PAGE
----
"The women like colorful umbrellas."
Translation:Alle donne piacciono gli ombrelli colorati.
I definately wrote it wrong, but I wrote "piaciono" instead of "piacciono", simply because I was not really sure, and so I used the tool tip! I am pretty sure that the tool tip showed "piaciono" when I hovered the word "like". Could anyone check?
It just dinged me for spelling too, I typed it exactly as the tool tip said to...
The conjugation table for "piacere" also states "Loro piaciono" when you look up "piacere" in the vocabulary.
le donne is just "the women" (here the women are not receiving the intent of the verb); alle donne means "to the women" (and in this case, the women are recieving the effects of the verb -- being pleased by the umbrellas).
Hope this helps.
Whats the difference between colorati and coloriti? The solution says that both is possible.
Le donne piacciono ombrelli alle colorati (Not sure why this does not work?)
It says something like: The coloured umbrellas (although ombrelli alle colorati itself is probably wrong too) like the women. You want the opposite.
I do not understand where the "alle" goes in the sentence and what rules apply to its position in the sentence.
In the English phrase, "The women like colourful umbrellas", "the women" is the subject (who does the action of liking) and "colourful umbrellas" is the direct object (what [or who] recieves the action; answers the who or whom part of the question).
In the Italian phrase, this changes. For the verb "piacere" the subject will not be the one liking, but the thing that is liked (ie. "gli ombrelli colorati"). "Piacere" is not "to like", but more like "to be liked", or "to please". Now, "le donne" in the Italian phrase is not the subject nor the direct object (it does not receive the action). It is the indirect object (to whom the action relates).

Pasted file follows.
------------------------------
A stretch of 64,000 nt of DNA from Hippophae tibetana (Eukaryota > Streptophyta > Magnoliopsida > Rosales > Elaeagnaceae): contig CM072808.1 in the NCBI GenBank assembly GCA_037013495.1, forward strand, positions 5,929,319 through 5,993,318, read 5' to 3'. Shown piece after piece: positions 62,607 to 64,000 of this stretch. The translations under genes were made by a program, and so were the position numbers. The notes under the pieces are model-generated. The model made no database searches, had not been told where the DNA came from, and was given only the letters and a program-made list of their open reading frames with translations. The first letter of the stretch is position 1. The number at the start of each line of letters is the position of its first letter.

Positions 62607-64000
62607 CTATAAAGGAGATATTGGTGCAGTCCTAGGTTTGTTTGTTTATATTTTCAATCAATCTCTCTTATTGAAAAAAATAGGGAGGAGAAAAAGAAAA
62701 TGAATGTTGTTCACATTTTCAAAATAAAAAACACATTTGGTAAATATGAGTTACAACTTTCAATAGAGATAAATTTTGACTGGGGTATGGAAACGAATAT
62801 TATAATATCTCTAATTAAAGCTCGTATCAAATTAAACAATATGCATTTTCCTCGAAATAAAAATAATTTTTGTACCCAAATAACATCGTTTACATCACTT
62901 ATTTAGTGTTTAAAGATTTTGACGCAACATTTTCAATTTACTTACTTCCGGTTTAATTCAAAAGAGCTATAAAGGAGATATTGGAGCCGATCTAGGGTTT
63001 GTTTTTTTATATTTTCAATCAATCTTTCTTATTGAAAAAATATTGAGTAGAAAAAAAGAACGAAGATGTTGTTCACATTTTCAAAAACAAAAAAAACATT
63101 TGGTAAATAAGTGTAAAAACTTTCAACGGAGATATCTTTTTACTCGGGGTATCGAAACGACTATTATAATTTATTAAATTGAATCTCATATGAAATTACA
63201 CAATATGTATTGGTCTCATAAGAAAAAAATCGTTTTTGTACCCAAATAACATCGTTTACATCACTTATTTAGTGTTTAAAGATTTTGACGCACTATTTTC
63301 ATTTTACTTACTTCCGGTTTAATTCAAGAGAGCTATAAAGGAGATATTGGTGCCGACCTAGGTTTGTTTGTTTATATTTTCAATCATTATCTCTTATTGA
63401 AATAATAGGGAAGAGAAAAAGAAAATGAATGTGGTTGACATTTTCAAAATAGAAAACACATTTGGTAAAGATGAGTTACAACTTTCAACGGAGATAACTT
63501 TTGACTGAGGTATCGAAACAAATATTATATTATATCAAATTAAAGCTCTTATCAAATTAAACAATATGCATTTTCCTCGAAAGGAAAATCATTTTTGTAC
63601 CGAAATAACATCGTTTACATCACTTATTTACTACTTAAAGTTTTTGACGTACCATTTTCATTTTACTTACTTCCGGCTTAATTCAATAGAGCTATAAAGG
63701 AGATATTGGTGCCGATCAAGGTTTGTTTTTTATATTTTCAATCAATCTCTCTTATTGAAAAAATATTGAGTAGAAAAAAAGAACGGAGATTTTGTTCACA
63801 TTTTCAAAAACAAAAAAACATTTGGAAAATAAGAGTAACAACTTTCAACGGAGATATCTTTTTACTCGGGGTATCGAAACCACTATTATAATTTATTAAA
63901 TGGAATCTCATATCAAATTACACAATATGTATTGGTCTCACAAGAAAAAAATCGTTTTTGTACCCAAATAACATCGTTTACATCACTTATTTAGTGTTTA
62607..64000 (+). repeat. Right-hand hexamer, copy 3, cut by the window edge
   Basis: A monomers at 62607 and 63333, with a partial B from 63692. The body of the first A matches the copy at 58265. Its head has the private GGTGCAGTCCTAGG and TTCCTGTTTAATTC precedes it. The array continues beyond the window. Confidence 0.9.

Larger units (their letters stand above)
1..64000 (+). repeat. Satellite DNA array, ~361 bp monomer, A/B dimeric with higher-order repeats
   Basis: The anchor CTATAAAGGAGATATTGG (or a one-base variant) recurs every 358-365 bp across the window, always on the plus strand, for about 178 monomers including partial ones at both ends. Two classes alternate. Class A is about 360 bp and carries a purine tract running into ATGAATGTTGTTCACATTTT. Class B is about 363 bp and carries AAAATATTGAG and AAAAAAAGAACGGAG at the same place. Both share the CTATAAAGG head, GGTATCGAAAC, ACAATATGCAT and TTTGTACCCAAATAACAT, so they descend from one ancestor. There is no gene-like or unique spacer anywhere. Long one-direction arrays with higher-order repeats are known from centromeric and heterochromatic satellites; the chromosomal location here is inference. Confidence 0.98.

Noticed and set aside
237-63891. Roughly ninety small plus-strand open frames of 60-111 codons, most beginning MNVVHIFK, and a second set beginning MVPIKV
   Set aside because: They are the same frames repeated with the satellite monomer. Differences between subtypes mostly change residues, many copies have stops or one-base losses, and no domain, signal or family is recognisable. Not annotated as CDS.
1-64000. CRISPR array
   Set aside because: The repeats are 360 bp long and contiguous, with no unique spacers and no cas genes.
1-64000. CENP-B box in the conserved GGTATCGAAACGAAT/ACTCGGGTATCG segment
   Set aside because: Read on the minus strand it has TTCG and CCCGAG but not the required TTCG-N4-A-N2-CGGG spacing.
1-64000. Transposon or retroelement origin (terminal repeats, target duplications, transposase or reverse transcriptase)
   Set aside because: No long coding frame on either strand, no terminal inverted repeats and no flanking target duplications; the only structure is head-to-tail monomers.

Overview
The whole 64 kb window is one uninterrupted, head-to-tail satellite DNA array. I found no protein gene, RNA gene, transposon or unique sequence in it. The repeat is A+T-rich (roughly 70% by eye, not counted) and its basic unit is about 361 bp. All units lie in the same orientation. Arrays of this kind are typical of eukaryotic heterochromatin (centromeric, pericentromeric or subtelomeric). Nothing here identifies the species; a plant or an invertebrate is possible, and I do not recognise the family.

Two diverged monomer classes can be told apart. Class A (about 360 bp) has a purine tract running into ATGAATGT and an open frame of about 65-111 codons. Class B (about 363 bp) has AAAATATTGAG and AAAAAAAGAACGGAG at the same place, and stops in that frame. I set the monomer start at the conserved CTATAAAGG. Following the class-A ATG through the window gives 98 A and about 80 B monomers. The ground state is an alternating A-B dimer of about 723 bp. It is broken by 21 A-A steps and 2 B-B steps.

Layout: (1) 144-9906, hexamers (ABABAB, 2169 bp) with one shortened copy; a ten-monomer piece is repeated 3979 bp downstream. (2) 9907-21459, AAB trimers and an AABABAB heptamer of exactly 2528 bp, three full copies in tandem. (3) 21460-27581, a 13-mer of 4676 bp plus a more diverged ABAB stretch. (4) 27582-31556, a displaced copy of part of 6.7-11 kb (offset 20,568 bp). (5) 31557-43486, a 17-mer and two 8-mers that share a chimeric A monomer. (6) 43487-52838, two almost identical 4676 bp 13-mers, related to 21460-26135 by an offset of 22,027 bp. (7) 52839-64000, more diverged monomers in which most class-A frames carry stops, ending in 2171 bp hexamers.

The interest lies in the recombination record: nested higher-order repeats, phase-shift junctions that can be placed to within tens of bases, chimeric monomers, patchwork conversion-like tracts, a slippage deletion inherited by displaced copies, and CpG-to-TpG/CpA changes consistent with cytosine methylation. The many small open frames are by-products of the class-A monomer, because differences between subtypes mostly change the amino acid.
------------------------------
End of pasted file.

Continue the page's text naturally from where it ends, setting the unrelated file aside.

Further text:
A more literal translation of "Alle donne piacciono gli ombrelli colorati" would be "The coloured umblellas are pleasing to the women". In that English phrase the subject is "the coloured umbrellas" and "the women" are to whom the umbrellas please. In Italian certain prepositions tend to be in front of indirect objects. "A" is always used before an indirect object noun ( http://italian.about.com/library/fare/blfare166a.htm ), and here it is used to mark the "indirect-object-ness" of "Le donne".
I don't know if I've explained myself correctly, but basically I think there are two difficult things here. "Piacere" does not work like "to like" (but rather in the oposite way). And here we have (I think) one of the first examples of indirect object in the phrases that Duolingo gives.
Thank-you for a comprehensive reply - seems I will have to brush up on my english knowledge of grammar too ....
Thank you (although you made my head spin!). Does this mean that "piacciono" is in the third person pl. because of the umbrellas rather than the women? That is, should piaccere accord with its subject?
I'm in an Italian class and we would never say the sentence this way. We would either swap Le donne for the indirect object pronoun, making it "Gli piacciono gli ombrelli colorati." or, if le donne needed to be there, it would be "Gli ombrelli colorati piacciono alle donne." It's a small complaint, but when I fail a test for saying it in a completely correct way, Mi non piace!
Why not "le donne vogliono ombrelli colorati"? Does "vogliono" have a different connotation?